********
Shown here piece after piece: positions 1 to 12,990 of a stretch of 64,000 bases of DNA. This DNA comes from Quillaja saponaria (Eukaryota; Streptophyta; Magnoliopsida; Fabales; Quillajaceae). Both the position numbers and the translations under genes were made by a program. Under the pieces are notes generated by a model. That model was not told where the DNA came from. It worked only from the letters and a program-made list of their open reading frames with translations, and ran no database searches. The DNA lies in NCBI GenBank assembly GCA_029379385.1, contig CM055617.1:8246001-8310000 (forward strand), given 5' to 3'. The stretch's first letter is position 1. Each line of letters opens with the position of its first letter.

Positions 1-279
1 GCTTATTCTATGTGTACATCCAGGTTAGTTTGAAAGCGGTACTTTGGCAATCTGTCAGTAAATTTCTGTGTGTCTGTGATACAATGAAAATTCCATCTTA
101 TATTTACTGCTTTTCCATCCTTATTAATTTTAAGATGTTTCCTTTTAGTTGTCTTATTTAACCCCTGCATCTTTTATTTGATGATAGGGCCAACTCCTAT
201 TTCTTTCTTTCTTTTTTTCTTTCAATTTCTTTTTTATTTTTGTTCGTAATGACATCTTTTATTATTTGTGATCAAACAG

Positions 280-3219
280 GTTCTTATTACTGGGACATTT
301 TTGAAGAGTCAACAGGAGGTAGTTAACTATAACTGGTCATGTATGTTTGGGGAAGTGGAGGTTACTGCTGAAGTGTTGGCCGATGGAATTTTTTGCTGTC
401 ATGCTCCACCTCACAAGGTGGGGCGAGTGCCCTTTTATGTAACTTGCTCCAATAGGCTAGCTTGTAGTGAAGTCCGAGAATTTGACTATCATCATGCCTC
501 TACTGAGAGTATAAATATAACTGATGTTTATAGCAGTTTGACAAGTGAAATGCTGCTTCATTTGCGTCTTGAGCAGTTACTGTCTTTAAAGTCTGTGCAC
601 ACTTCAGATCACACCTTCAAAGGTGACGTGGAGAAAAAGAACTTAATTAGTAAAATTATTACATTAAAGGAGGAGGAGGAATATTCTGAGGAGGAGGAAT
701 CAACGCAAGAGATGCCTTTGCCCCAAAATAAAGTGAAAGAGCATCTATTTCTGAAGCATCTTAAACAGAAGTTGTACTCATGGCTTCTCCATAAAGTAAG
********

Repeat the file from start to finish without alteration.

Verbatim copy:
Shown here piece after piece: positions 1 to 12,990 of a stretch of 64,000 bases of DNA. This DNA comes from Quillaja saponaria (Eukaryota; Streptophyta; Magnoliopsida; Fabales; Quillajaceae). Both the position numbers and the translations under genes were made by a program. Under the pieces are notes generated by a model. That model was not told where the DNA came from. It worked only from the letters and a program-made list of their open reading frames with translations, and ran no database searches. The DNA lies in NCBI GenBank assembly GCA_029379385.1, contig CM055617.1:8246001-8310000 (forward strand), given 5' to 3'. The stretch's first letter is position 1. Each line of letters opens with the position of its first letter.

Positions 1-279
1 GCTTATTCTATGTGTACATCCAGGTTAGTTTGAAAGCGGTACTTTGGCAATCTGTCAGTAAATTTCTGTGTGTCTGTGATACAATGAAAATTCCATCTTA
101 TATTTACTGCTTTTCCATCCTTATTAATTTTAAGATGTTTCCTTTTAGTTGTCTTATTTAACCCCTGCATCTTTTATTTGATGATAGGGCCAACTCCTAT
201 TTCTTTCTTTCTTTTTTTCTTTCAATTTCTTTTTTATTTTTGTTCGTAATGACATCTTTTATTATTTGTGATCAAACAG

Positions 280-3219
280 GTTCTTATTACTGGGACATTT
301 TTGAAGAGTCAACAGGAGGTAGTTAACTATAACTGGTCATGTATGTTTGGGGAAGTGGAGGTTACTGCTGAAGTGTTGGCCGATGGAATTTTTTGCTGTC
401 ATGCTCCACCTCACAAGGTGGGGCGAGTGCCCTTTTATGTAACTTGCTCCAATAGGCTAGCTTGTAGTGAAGTCCGAGAATTTGACTATCATCATGCCTC
501 TACTGAGAGTATAAATATAACTGATGTTTATAGCAGTTTGACAAGTGAAATGCTGCTTCATTTGCGTCTTGAGCAGTTACTGTCTTTAAAGTCTGTGCAC
601 ACTTCAGATCACACCTTCAAAGGTGACGTGGAGAAAAAGAACTTAATTAGTAAAATTATTACATTAAAGGAGGAGGAGGAATATTCTGAGGAGGAGGAAT
701 CAACGCAAGAGATGCCTTTGCCCCAAAATAAAGTGAAAGAGCATCTATTTCTGAAGCATCTTAAACAGAAGTTGTACTCATGGCTTCTCCATAAAGTAAG